When I began blogging in 2002, I didn’t know a lot of people who blogged. I would add everyone’s blog to my reading list, comment faithfully, and loyally read every post. By keeping up with all these blogs, I had the same problem as when I wrote more traditional “mommy blog” posts. I got sucked into everyone else’s life, and didn’t give myself enough time to focus on me. Six months ago, I made the difficult decision to give up Google Reader. As hard as it was to stop following the lives of so many friends I’ve come to know over the years, it was also very cathartic. I found myself comparing myself less to others. I spent my precious free time reading about topics that I wanted to know more about, rather than following the minute details of every friend’s child’s dance recital or potty-training success.

Do I feel like a jerk that I gave up every detail of my friends lives? Of course I do. But do I regret it? Not at all.

And I’m not embarrassed to say it…because this blog is about me. I’m a “self-centered” blogger. And it’s totally okay.

  • What??? You have imperfections! I’m stunned. Actually, I suppose I’ve never understood the term “mommy blogger” except it to mean I blog and I’m a Mom therefore I am. Anyhow, I’m with you; I can’t nor do I try to define my blog because truly…I’m just shooting from the hip!

  • you gave up your reader?! I am jealous. I’m not sure I could do the same but feel like my quality of life might be better…does that make sense? I like your self-centered blog. šŸ™‚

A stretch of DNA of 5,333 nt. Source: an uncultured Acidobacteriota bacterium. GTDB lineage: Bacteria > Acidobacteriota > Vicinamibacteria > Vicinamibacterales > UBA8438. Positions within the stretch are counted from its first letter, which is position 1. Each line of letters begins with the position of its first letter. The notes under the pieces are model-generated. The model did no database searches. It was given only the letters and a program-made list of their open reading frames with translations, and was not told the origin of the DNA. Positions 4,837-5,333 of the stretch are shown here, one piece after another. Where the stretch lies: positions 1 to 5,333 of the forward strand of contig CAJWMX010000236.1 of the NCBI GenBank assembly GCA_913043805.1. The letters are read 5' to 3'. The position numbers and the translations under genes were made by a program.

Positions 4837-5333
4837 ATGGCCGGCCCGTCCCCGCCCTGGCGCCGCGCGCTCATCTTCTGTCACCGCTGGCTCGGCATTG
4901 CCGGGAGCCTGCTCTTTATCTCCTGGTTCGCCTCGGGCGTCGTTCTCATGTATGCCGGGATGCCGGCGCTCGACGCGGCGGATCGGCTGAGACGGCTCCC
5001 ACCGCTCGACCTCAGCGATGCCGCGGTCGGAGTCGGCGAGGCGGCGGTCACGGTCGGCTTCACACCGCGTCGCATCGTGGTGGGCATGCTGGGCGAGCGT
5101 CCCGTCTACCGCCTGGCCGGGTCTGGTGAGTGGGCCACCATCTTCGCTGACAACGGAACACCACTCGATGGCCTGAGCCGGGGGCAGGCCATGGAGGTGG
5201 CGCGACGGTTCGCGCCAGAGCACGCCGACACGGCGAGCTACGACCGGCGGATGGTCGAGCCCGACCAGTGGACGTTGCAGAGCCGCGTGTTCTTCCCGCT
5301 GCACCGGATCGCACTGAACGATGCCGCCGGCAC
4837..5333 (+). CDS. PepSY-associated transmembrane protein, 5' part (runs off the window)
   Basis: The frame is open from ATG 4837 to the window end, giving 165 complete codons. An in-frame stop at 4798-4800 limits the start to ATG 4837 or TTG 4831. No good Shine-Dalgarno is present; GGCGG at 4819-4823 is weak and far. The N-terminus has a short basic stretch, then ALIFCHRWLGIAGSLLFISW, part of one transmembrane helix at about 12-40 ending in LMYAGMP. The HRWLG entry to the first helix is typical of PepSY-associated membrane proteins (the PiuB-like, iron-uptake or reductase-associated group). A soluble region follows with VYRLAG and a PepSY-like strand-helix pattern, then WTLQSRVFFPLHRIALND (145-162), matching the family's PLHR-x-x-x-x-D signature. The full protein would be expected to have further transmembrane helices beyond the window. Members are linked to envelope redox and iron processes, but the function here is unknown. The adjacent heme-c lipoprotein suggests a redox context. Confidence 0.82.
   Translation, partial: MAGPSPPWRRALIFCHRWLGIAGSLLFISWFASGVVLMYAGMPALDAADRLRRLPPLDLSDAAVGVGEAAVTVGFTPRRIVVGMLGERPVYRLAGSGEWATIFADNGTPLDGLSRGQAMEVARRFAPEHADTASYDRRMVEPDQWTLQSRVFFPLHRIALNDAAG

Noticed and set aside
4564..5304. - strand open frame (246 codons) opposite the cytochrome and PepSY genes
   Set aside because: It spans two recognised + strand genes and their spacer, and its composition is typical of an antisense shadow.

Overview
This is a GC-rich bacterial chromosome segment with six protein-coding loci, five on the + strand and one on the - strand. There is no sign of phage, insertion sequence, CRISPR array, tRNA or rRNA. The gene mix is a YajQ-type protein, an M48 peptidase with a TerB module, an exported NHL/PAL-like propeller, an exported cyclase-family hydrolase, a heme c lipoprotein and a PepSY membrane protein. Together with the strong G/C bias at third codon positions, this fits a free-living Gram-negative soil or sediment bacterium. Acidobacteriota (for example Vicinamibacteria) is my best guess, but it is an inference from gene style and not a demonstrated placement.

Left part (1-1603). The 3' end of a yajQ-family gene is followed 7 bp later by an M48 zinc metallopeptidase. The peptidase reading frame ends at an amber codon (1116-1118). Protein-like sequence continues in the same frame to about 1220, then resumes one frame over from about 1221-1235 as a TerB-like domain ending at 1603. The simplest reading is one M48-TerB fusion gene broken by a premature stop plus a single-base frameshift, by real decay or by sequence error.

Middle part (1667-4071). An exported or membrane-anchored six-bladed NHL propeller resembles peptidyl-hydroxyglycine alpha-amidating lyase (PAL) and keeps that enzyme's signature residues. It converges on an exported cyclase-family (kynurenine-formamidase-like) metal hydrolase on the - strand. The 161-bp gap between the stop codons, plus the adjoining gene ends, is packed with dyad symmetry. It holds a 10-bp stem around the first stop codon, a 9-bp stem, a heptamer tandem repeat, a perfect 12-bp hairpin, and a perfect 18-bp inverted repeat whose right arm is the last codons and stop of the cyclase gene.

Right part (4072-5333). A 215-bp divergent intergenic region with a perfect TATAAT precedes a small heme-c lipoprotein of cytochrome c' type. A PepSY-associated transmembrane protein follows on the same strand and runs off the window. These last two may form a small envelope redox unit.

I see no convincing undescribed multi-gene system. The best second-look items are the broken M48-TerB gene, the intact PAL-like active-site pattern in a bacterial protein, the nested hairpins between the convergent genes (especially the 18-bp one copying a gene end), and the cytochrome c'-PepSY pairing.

• I know Anna, can you believe it? It was a really hard decision because I LOVE knowing what goes on in everyone’s lives. I still read blogs here and there, but I’ve decided it’s not MANDATORY for me to know everything. Maybe when I move back to Michigan I’ll have limitless time on my hands for gReader, but for now I’m grateful for blog fans like you who read faithfully. But if you stopped, I would understand šŸ™‚

  • Without stating the obvious, I’m perfect. Every imperfection I put on my blog is to pretend I have drama for my readers.

  • Yay for adoption advocates! šŸ˜‰ Thanks for the linky-loo!

    I LOVE the term “Mommy Blogger” now because my blog helped us find our 3rd child. SO CRAZY, right? And we are all a little self-centered, right? Otherwise, what in the world would we all write about. LOL

  • Nicole,

    I actually applaud your change in not “trying to keep up with everything”. Had a similar experience on Twitter. I was literally trying to read every single tweet and corresponding blogs in the tech/web/seo industry. It was ridiculous. Even though I thought I was learning a lot, I looked back and realized I was learning little to nothing about everything. I have since resorted to checking twitter twice a day or so, and now I follow only 75-ish people on Twitter. An extreme example, but I feel that it has “liberated” me in many ways.

  • I feel that way too! I’ve been half regretting my blogs title, cause I don’t really blog about being a mom (often).

  • Thanks for checking out my blog. You are a wonderful “self-centered” writer! For most of us, this writing process is cathartic, a healing sort of process. Therapy, if you will. I love reading about other people but I keep it to a minimum, especially those that I can relate to in more than one aspect. Humor is key too! Looking forward to more!

  • Pingback: Writing Samples()

%d bloggers like this: